While going through my email this morning, I found the following piece:
OPINION Washington Times Opinion Piece Criticizes Comprehensive Sex Ed Curricula[Aug. 10, 2009]
Sex education programs in U.S. public schools are "dominated by" the Planned Parenthood Federation of America, Advocates for Youth and the Sexuality Information and Education Council of the United States, Rebecca Hagelin, a family advocate and author, writes in a Washington Times opinion piece. According to Hagelin, these groups' materials "promote a radical political agenda, are highly pornographic, encourage our children to be sexually active and are largely devoid of biological and medical information." She recommends that parents read Miriam Grossman's new book -- titled "You're Teaching My Child What?" -- to "fully grasp the problem."
Hagelin continues that the first step parents should take to prevent their children "from falling victim to radical liberal ideology is to become familiar with the materials used in your school." Parents should request to review all materials used in the classroom and opt out of sex education classes for their children, according to Hagelin. "Your children deserve to know about the dangers of being sexually active outside of marriage, and the truth that sexual relations within the bonds of marriage are beautiful, safe and incredibly fulfilling," Hagelin writes. She concludes by recommending that parents visit the Web site of the Abstinence Clearinghouse for "practical, proven ways to help your teens practice abstinence" (Hagelin, Washington Times, 8/10).
What makes it difficult for me to respond to such an opinion piece is that there's not enough substance to contradict with scientific and honest information. And even if it did, would it be worth my time and effort?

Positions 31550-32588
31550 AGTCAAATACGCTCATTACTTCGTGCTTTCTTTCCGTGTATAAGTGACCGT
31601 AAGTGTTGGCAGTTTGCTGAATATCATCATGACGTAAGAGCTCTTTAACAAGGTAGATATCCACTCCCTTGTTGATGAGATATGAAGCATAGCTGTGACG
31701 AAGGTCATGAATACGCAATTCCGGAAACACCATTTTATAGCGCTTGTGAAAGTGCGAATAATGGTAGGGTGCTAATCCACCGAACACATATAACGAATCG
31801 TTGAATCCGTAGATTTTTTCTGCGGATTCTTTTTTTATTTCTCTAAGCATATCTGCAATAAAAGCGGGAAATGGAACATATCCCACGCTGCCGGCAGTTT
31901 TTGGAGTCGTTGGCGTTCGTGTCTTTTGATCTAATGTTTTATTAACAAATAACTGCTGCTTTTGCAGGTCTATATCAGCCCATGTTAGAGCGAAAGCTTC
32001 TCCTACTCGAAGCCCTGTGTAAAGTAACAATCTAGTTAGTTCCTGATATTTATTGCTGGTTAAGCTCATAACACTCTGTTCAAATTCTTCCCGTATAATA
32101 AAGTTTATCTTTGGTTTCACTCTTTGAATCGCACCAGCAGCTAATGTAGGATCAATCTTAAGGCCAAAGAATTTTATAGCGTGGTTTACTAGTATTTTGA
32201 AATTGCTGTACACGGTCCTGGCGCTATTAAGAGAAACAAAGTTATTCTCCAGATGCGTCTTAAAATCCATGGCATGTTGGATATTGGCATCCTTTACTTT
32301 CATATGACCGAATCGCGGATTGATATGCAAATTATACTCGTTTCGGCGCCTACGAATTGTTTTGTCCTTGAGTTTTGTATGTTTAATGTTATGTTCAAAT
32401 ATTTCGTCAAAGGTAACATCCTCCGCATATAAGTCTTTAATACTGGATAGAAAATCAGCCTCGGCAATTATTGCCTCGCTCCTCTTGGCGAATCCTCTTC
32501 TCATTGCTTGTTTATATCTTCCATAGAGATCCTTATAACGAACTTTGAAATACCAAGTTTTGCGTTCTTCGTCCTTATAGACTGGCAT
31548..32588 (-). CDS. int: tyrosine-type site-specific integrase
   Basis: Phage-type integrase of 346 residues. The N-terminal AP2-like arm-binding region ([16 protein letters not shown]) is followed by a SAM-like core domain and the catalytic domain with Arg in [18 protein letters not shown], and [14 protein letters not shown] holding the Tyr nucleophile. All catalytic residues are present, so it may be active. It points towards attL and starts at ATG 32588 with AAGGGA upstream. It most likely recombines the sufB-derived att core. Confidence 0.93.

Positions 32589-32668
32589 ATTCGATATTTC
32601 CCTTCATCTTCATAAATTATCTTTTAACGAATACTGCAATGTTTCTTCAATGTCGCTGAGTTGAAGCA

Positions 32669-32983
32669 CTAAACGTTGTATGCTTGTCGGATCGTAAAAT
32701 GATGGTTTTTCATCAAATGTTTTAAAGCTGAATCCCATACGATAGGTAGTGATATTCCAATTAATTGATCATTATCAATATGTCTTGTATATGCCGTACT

I've been hearing a lot about the book, "You're Teaching My Child What?" It sounds like the opinion piece is taken directly from the book's promotional materials. Hagelin and her ilk continuously blame Planned Parenthood for the sorry state of adolescent health in our country.
I would challenge anyone in Oklahoma to look into and consider the sources of sex ed in schools. I can assure you that fear and misinformation is by far more common than any comprehensive education that is provided by Planned Parenthood. I could provide sex education 24 hours a day, every day of the year and still not reach every child in every school. Plus, most of my work is with alternative programs - the programs that people like Hagelin don't seem to be concerned about.
The author does give some good advice - parents should review their children's sex ed materials. It is law in Oklahoma that these materials be made available. But since the vast majority of schools in Oklahoma do not provide any sex ed, well, there's not going to be much for parents to review.
Periodically, these sorts of opinion pieces come out. Their primary objective is to attack Planned Parenthood and scare school administrators. Parents who know better will ignore the "call to arms," and parents who believe it are usually the ones that take their kids out of any sex ed anyway.
I do sometimes worry that an unsuspecting board member of a private foundation will focus on the "radical liberal ideology" part and reconsider ever providing funds to Planned Parenthood. All I can say in response is that I am, above all, honest. I teach young people how to respect themselves and others, how to value health and healthy behaviors, how to appreciate the role that human sexuality plays in our lives, and how to always seek information that is accurate, appropriate, and applicable. If that is a pornographic, radical political agenda that promotes sexual activity, then my nearly three decades of experience working with young people must be terribly misdirected.
Do you suppose the Abstinence Clearinghouse could straighten me out?